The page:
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Kensal Rise Library's victorious re-opening following eight-year battle

PUBLISHED: 08:18 04 October 2019

MPs and councillors come to congratulate Friends of Kensal Rise Library who successfully battled the re-opening of the public space. PIcture: David Nathan

MPs and councillors come to congratulate Friends of Kensal Rise Library who successfully battled the re-opening of the public space. PIcture: David Nathan

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Campaigners re-opened the doors to Kensal Rise Library on Saturday to celebrate a "tremendous victory" by the community that has fought a major battle for eight years to protect the public space.

Actor Tamsin Greig at the re-launch of Kensal Rise Library. Picture: David NathanActor Tamsin Greig at the re-launch of Kensal Rise Library. Picture: David Nathan

Hundreds of wellwishers attended Kensal Rise Community Library, in Bathurst Gardens, for its grand opening ceremony, which coincided with the anniversary of its opening by Mark Twain in 1900.

Actor Tamsin Greig gave a reading of the American author's Pudd'nhead Wilson, there was music from violinist Dmitri van Zwanenberg, and the Kensal Choir sang Moon River in homage to the "Huckleberry" writer.

Political support came from Brent Central's Dawn Butler MP, Hampstead & Kilburn's Tulip Siddiq MP, Brent Council leader Muhammed Butt and a number of other councillors.

The library was closed along with five others by Brent Council in 2011 to save £1million. Since then the community has relentlessly campaigned, fundraised and, finally, refurbished the space.

Waiting for name played at the opening of Kensal Rise Library. PIcture: David NathanWaiting for name played at the opening of Kensal Rise Library. PIcture: David Nathan

The opening marked a final triumph after fights with the council, developers, and even a college at Oxford University.

Central to the celebrations was the return and unveiling of the Mark Twain plaque, which was removed along with books in a night-time raid on the library in 2012.

Margaret Bailey, chair of trustees of the Friends of Kensal Rise Library (FoKRL), said: "What has kept us going for almost 10 years is the constant support from the community and beyond.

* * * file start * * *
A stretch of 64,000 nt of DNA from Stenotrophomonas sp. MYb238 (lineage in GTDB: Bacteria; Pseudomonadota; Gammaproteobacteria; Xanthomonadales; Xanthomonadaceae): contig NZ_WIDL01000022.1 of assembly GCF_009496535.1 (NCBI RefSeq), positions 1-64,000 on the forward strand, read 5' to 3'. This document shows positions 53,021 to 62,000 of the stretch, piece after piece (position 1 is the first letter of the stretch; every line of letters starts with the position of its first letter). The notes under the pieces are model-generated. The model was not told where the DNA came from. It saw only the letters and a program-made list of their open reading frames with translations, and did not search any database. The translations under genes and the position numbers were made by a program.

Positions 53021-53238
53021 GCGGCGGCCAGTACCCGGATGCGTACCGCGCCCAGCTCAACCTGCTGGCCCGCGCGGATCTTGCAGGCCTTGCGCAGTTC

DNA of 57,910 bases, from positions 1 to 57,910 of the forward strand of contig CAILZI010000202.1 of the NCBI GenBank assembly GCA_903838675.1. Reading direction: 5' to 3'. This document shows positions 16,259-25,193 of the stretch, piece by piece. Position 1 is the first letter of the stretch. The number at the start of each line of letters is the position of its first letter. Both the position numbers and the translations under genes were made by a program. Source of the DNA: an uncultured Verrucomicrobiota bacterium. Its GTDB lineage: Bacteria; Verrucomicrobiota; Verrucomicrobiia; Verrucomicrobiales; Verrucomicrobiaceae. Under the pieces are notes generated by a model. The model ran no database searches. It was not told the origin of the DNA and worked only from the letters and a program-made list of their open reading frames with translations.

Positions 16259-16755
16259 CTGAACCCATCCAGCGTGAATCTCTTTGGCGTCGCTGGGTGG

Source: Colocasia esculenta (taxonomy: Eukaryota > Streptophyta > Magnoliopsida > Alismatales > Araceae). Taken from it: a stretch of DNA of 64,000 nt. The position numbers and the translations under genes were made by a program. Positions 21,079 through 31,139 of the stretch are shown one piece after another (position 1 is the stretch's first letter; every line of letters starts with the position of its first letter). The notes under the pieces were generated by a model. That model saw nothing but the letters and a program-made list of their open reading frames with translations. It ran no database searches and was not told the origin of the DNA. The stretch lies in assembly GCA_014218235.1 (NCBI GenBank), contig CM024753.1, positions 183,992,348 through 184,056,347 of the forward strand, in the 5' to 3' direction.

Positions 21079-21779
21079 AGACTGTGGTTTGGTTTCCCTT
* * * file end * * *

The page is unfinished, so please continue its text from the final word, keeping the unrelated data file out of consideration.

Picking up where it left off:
"We all feel pretty vindicated - it was right for us to challenge the council, the developer, All Souls College Oxford - our fight means we have saved something that is important to us.

Margaret Bailey, chair of  Friends of Kensal Rise Library. PIcture: David NathanMargaret Bailey, chair of Friends of Kensal Rise Library. PIcture: David Nathan

"What a tremendous victory for a community to have fought the powers ranged against us - fought and won."

FoKRL campaigner Stephanie Schonfield added: "The opening of Kensal Rise Community Library is a profound cause for celebration after such a long, collective struggle.

"The fight has demanded almost 10 years of extraordinary effort by people who have never made a library before.

"The community's stubborn passion has prevailed.

"Let lives be brightened and inspired by Kensal Rise Library. And let that light continue to shine, as future generations take up the torch."

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Huckleberry Finn author Twain opened the original Reading Room on September 27, 1900.

Brent Council, under the leadership of former councillor Ann John OBE, closed the Victorian library handing back the building to its owner, All Souls College.

While the land was owned by the college, the building had been paid for by public subscription and a donation from Andrew Carnegie, the philanthropist.

FoKRL had the building listed as an Asset of Community Value (ACV) in 2012, before it was sold by All Souls College to developer Andrew Gillick.

Further drama ensued when Mr Gillick attempted to sell the building at auction but failed to find a buyer.

In 2014 it was finally sold to to Uplift Properties, which said it would maintain a library within its redevelopment.

Heavyweights who had fought to save the library, including authors Zadie Smith and Alan Bennett, continued to give their support to the huge fundraising drive.

Alan Bennett, who sent a message of support as he was unable to attend the launch, said: "I'm delighted Kensal Rise has kept its library.

"It's a real cause for celebration and generations of readers, parents and children will be in your debt. Alleluia!"

Lady Antonia Fraser, creator of the Jemima Shore detective series, who took part in a Q&A fundraiser in June, said: "I'm delighted that the Kensal Rise Library is once again open, thanks to tremendous local community spirit and a group of wonderful volunteers."

Ms Bailey added: "Libraries are important to people - they provide a civilising thread that strengthens our communities giving them a coherence born out of shared values that respect the written word.

"The world of stories, skills, history, ideas, information, reflection and respect for different points of view.

"Communities know their worth and that is why they fight for them."

Cllr Butt put on social media: "#HumblePie time. We can work with the community to deliver positive outcomes for the everyone.

"Thank you to everyone for their hard work. Hasn't been easy [but] we got there."

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